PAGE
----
Monday, June 20, 2011

Etymology of Golf

To the uninitiated, golf seems to hold all the charm and promise of a march into the heart of mother Russian in late fall. To players of the game, feelings regarding the game can range from the simple pleasure of enjoying a sunburn and a warm beer with the fellows to an existential confrontation with one's own inadequacies both inner and outer. Either way, the history of golf and the etymology of golf itself both betray the simple truth that the alleged sport attracts no middle ground: you either play it with pleasure or regard it the disdain of a malinformed homophobe.

The most commonly quoted etymology of golf both wrong and one of those false word histories that leaves a bad taste in the brain, or whatever the equivalent for taste in a brain would be. Golf haters in particular love to give brief, indignant and unsolicited lectures on the history of the word golf that claim it to be an acronym standing for:


Golf, of course, has a bit of a boy's club reputation, much like, say, poker, fishing, first-person shooters, primal screaming, the Stonecutters and any other of a long list of strategies that men have devised over the years to escape hearth, home and hag. The implied notion, however, that the golf green is the very sanctum of a Skull and Crossbones like plot over woman and sissy kind would instantly implode if any of conspiracy theorist were to listen in surreptitiously on the discourse that takes place between each man's stroke. At best, discussions range from genitalia to certain movements. At worst, it's commiseration over the pleasantries of family and property at its very lowest.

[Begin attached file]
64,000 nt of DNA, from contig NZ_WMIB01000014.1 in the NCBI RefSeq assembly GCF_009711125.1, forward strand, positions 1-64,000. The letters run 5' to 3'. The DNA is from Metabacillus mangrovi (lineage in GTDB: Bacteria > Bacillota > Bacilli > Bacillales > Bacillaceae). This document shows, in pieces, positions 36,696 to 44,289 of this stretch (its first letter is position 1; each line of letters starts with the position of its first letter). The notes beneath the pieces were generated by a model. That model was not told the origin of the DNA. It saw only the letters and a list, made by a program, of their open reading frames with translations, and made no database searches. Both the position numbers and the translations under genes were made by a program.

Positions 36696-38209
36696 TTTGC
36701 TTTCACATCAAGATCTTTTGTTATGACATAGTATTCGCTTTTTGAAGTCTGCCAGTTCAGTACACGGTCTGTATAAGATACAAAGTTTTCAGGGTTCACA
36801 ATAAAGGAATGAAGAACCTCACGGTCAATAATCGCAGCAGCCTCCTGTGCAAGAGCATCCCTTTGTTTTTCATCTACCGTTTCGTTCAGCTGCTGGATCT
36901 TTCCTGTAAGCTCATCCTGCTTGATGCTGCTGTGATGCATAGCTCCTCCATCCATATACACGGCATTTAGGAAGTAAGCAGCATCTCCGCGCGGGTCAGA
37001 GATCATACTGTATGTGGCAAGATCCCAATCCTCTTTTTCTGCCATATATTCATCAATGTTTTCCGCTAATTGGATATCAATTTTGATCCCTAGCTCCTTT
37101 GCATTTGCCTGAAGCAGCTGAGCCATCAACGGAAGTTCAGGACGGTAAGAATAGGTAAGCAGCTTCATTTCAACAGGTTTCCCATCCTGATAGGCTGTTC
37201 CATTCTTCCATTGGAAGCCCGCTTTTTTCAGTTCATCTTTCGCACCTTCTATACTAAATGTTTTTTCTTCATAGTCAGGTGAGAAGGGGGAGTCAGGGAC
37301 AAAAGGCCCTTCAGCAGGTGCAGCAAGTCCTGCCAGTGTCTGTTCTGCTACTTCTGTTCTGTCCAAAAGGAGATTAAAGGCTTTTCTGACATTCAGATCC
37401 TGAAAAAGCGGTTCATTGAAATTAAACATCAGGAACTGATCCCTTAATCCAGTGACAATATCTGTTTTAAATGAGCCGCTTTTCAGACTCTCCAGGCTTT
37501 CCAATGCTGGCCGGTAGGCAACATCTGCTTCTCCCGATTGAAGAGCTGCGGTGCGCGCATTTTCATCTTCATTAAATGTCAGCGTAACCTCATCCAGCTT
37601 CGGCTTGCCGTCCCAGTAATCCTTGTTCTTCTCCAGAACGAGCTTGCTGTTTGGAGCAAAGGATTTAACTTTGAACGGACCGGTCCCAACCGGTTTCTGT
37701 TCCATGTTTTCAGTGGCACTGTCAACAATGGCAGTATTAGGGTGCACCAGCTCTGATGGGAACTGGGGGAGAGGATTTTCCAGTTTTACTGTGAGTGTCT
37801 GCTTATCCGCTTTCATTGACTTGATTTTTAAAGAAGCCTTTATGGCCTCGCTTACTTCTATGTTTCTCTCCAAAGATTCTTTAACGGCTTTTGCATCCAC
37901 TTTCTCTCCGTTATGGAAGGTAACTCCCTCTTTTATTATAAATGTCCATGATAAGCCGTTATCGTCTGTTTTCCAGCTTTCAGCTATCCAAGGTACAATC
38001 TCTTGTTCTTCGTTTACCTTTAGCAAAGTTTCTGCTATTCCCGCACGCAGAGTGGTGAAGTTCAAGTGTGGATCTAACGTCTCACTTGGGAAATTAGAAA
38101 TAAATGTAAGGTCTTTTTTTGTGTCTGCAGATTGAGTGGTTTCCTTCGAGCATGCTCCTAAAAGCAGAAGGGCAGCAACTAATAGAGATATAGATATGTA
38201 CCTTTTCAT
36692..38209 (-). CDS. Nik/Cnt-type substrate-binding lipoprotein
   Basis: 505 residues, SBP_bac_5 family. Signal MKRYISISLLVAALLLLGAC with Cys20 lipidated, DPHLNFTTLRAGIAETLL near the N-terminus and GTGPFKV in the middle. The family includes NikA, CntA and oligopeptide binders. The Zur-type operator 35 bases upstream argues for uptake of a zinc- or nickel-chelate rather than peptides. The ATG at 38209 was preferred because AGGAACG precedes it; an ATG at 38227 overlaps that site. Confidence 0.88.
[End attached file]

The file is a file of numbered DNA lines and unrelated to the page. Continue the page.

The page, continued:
In any rate, this false etymology of golf is what is known as a backronym, an acronym ascribed to a term long after its origin, much like similar false claim that the term news was designed as an acronym representing North East West South. All lies and slander.

Instead, the etymology of golf dates back to the land and times of its origins amongst the wise, sober and clean shaven Scots. A similar word goulf was in use at the time to describe the striking and cuffing of any number of things, possibly derived from a Dutch kolf, which described bats, clubs and the like, so sayeth Wikipedia.

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